But by deploying "science" and "technology" as muzzy futurological abstractions he can elide all the relevant details on the basis of which public deliberation on the diverse stakeholder costs, risks, and benefits of his activities as against available alternatives might proceed in a reasonable and responsible way, the better to assume the mantle of The Great White Father bemoaning "a society that by and large is illiterate in… science, math and engineering, [for whom] what we do is a mystery to them and they find it scary" -- as if the reckless and border line sociopathic things he is saying aren't scary enough on their own! -- "an illiterate public" he adds, that must be "help[ed… to] understand why we can manage [environmental] risks."
Of course, the technoscientific illiteracy Tillerson speaks of is quite real: And he is counting on it to continue to get his way and make his profits while the sun shines, laissez les bon temps rouler, après moi le deluge! Futurological daydreams of mega-engineering boondoggles actively contribute to this ignorance and illiteracy, distracting people from our shared problems and their available solutions instead to space-opera cover art fantasias of orbiting mirror archipelagos, arctic cathedrals of steel piping icy water from the sea floor to the surface, fleets of airships spraying pseudo-volcanic aerosols into cloudbanks, and so on in an era when we cannot summon the will to bury our power lines so that they don't disrupt power delivery to millions every time it rains or snows or fill the potholes pimpling our highways let alone build obviously beneficial transcontinental high speed rail!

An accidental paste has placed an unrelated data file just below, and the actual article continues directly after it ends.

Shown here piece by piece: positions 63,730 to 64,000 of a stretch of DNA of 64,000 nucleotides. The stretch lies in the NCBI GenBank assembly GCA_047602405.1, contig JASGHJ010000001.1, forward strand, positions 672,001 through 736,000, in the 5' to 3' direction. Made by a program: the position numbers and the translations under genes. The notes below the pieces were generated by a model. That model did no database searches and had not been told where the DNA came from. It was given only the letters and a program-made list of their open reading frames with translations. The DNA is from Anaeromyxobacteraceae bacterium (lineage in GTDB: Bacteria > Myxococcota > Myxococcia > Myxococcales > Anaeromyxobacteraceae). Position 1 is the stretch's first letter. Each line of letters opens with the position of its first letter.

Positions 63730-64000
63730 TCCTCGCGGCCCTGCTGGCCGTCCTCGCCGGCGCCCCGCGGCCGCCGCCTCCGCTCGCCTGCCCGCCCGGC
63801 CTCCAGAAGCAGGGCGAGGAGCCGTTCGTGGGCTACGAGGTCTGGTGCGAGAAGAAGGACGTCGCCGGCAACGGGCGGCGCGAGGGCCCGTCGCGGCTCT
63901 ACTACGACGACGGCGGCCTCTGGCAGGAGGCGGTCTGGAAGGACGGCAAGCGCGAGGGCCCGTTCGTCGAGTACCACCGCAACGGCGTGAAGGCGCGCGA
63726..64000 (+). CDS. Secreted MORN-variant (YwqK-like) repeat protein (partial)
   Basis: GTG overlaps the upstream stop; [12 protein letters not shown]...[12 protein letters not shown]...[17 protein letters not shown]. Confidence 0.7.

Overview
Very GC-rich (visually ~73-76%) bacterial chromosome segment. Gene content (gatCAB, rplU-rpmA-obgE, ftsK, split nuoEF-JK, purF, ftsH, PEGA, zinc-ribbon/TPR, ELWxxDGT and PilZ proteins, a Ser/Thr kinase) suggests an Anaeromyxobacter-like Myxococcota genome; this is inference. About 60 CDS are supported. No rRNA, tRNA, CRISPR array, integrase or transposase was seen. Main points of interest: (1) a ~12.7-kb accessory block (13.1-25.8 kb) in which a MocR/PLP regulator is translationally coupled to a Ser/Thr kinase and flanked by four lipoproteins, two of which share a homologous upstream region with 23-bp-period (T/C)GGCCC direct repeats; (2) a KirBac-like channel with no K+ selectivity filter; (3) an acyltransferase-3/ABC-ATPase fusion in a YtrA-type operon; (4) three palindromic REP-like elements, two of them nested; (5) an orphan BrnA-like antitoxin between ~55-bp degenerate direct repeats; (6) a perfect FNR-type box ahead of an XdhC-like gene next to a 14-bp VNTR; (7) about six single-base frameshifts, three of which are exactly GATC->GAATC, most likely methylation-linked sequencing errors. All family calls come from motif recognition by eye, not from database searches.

It is no surprise that Tillerson goes on to rail against "interested parties" -- he is the purely disinterested exemplar of pure science now, you will recall -- whose alarmism and activism "is going to… manufacture fear because that's how you slow this down." For such "interested parties" are precisely the ones seeking to educate the public about the shared problems at hand, about their incredible urgency, and about the changes in public policy, in personal conduct, in urban design that we must insist upon if we are to be equal to these shared problems. Since this education and the changes it would bring would undermine the status quo from which Tillerson personally benefits, he welcomes scientific illiteracy, he welcomes public confusion, he welcomes collective complacency.
Just so you know, the "this" that environmentalists would "slow down" with their fears is literally the ongoing unnecessary ruination of a human world just so that Rex Tillerson and his colleagues can continue to enjoy historically unprecedented profits for now. From denialism of the facts of climate change to distraction from politics into fantasies of profitable techno-fixes for the catastrophic outcomes testified to in those facts, Tillerson's speech was a full-throated declaration of a willingness and even eagerness to do harm for his parochial benefit, indifferent to the consequences to the mal-adaptive "they" that is very likely to include the entire "we" reading these words, right here, right now.
Also posted at Amor Mundi.